If $s_n$ is the $n^{th}$ partial sum of the alternating series , and if $s$ denotes the sum of this series, show that $|s - s_n|<z_{n+1}$

I don't know how to approach this question, I was thinking about utilizing the cauchy criterion for convergence so here is a bit of what I have done:


Since $s$ is the sum of the series, this implies, that the series and therefore $(s_n)$, the serquence of its partial sums is convergent to $s$

Then, for all $\epsilon>0$, $\exists N \in \mathbb{N}$ such that:

$|s_m - s_n|<\epsilon$ $\forall$ $m>n>N$

In particular, choose $m=n+1$

Then, $|s_m -s_n| = |s_{n+1}-s_n| = |(-1)^{n+1}z_{n+1}|=z_{n+1} < \epsilon$

I don't know how to proceed further or even if this is the right way to approach this problem.

Can anyone please guide? I'd prefer hints at first so I can utilise them to induce a certain thought-process to get to the answer.

Thank you.


Note: we have that $z_n \geq 0$ for all $n$ and that $z_n$ is a decreasing sequence that converges to 0.


Noting the partial sums of the series $\sum{(-1)^{n}z_n}$, we have that:

$s_1 = -z_1$

$s_2 = -z_1 +z_2$

$s_3 = -z_1 +z_2 -z_3$




$s_{2n}= \underbrace{-z_1 +z_2}_\text{<0} -z_3 +.......+\underbrace{-z_{2n-1} +z_{2n}}_\text{< 0}$

$s_{2n+1}= -z_1 +\underbrace{z_2 -z_3}_\text{>0} +.......+\underbrace{-z_{2n-1} +z_{2n}-z_{2n+1}}_\text{>0}$

We then have that $s_{2n}$ is decreasing and $s_{2n+1}$ is increasing and that:

$s_{2n+1} \leq s_{2n}$

Also, $s_{2n+1}$ and $s_{2n}$ will converge to the same limit, say $s$ that the series converges to by the alternating series test. This implies:

$s_{2n+1} \leq s \leq s_{2n}$

From here, it is clear that

$|s-s_{2n}| \leq |s_{2n+1} - s_{2n}|=|z_{n+1}|$

Questions: Is this proof correct and would it be ok to leave it at this? Also, can we go from here and derive $|s - s_n|<z_{n+1}$? If yes, then how?

  • $\begingroup$ What is $z_n$, the general term of the series ? $\endgroup$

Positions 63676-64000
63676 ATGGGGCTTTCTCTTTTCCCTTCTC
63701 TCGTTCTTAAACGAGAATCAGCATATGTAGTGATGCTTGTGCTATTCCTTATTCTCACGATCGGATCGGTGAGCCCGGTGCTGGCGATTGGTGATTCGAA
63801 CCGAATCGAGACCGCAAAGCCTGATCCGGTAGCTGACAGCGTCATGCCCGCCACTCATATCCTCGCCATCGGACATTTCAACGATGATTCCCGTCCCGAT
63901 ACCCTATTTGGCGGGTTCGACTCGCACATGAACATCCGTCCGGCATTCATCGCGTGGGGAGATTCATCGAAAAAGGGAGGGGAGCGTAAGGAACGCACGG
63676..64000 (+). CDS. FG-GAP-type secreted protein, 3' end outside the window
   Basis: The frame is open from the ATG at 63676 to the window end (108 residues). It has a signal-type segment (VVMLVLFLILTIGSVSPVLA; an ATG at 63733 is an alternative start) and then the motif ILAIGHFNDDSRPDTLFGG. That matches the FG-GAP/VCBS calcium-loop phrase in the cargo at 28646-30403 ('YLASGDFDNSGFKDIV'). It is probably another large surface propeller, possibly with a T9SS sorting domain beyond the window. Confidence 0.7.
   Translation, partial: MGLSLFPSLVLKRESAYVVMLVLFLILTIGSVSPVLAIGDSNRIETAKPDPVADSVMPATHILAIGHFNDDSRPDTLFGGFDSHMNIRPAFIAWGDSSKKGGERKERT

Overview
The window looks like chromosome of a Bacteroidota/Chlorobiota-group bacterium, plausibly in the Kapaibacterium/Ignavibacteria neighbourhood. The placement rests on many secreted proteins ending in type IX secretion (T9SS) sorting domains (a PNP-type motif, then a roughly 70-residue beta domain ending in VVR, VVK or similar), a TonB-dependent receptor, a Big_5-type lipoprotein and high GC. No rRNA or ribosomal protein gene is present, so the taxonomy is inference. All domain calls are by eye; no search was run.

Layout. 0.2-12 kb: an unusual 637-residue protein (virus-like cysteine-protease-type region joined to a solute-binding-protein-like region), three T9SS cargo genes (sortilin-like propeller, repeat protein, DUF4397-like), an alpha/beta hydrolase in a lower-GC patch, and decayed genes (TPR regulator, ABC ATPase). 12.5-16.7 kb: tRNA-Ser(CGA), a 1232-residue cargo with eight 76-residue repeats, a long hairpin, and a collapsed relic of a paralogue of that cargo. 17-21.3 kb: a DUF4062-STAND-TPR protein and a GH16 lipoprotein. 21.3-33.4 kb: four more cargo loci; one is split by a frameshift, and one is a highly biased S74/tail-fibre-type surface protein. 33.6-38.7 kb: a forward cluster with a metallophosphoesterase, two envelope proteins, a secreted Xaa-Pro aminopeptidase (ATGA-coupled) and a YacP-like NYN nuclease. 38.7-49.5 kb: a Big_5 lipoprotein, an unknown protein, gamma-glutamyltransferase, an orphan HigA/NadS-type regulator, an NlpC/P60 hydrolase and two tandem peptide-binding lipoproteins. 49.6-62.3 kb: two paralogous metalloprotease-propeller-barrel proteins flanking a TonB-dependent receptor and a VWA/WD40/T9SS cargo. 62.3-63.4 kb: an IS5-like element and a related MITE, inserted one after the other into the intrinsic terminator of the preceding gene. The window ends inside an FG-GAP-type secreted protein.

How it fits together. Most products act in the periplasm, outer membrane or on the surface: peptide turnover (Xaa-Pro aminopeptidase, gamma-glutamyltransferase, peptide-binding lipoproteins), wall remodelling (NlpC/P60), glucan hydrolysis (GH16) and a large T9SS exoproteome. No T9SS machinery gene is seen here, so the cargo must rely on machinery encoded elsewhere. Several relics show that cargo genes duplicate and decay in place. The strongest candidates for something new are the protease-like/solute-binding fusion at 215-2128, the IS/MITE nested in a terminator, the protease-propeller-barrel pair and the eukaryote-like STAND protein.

– Atmos
    Apr 1 '18 at 14:34
  • $\begingroup$ That is not given in the question. The question, as I've posted it, is complete $\endgroup$
    – Alea
    Apr 1 '18 at 14:34
  • $\begingroup$ Ok so to clarify it, you got a series $\displaystyle \sum_{n \geq 0} \left(-1\right)^n z_n$, and you need to show that $\left|R_n\right| \leq z_n$ which is a well-known equality. ( i clarify this because I dudce that you did not know what was $z_n $ ) $\endgroup$
    – Atmos
    Apr 1 '18 at 14:36
  • $\begingroup$ This proof given now is correct, only at the end you have $z_{2n+1}$ instead of $z_{n} + 1$. To complete the proof for $|s-s_n| < z_{n+1}$, you can do it for $n$ even and $n$ odd, both of which follow from the statements of $2n$ and $2n+1$ (for example, you derived for $2n$ above, but same thing works out for $2n+1$). $\endgroup$ Apr 21 '18 at 8:23
  • 1
    $\begingroup$ See, you proved that $|s - s_{2n}| \leq z_{2n+1}$ above. I am saying, that similarly you can prove that $|s - s_{2n+1}| \leq z_{2n+2}$. Once you do this, suppose you want to prove that $|s-s_{m}| \leq z_{m+1}$ for any $m$. If $m$ is odd, then you can use the second statement above, and if $m$ is even then you can use the first statement of the comment. Therefore, you have proved $|s-s_m| \leq z_{m+1}$ for all $m$. $\endgroup$ Apr 21 '18 at 23:28

To prove the Cauchy's criterion you have shown that the sequence $\left(s_{2n}\right)_{n \in \mathbb{N}}$ is decreasing and $\left(s_{2n+1}\right)_{n \in \mathbb{N}}$ is increasing with $$ s_{2n+1} \leq s \leq s_{2n} $$ Hence you have $$ \left|s-s_{2n}\right|=\left|R_{2n}\right|=s_{2n}-s \leq z_{2n+1} $$ and $$ \left|s-s_{2n+1}\right|=\left|R_{2n+1}\right|=s-s_{2n+1} \leq z_{2n+2} $$ Here is your result.

  • $\begingroup$ How did you deduce that $(s_{2n+1})$ is decreasing whilst $(s_{2n})$ is increasing? Reminds me of how we go about proving convergence of alternating series showing that both these sequences converge to the same value. However, I did not know that it will always be the case for a convergent alternating series to have$(s_{2n+1})$ decreasing whilst $(s_{2n})$ increasing. Can you elaborate a bit on that? $\endgroup$
    – Alea
    Apr 1 '18 at 14:45

Your Answer

By clicking “Post Your Answer”, you agree to our terms of service, privacy policy and cookie policy

Not the answer you're looking for? Browse other questions tagged or ask your own question.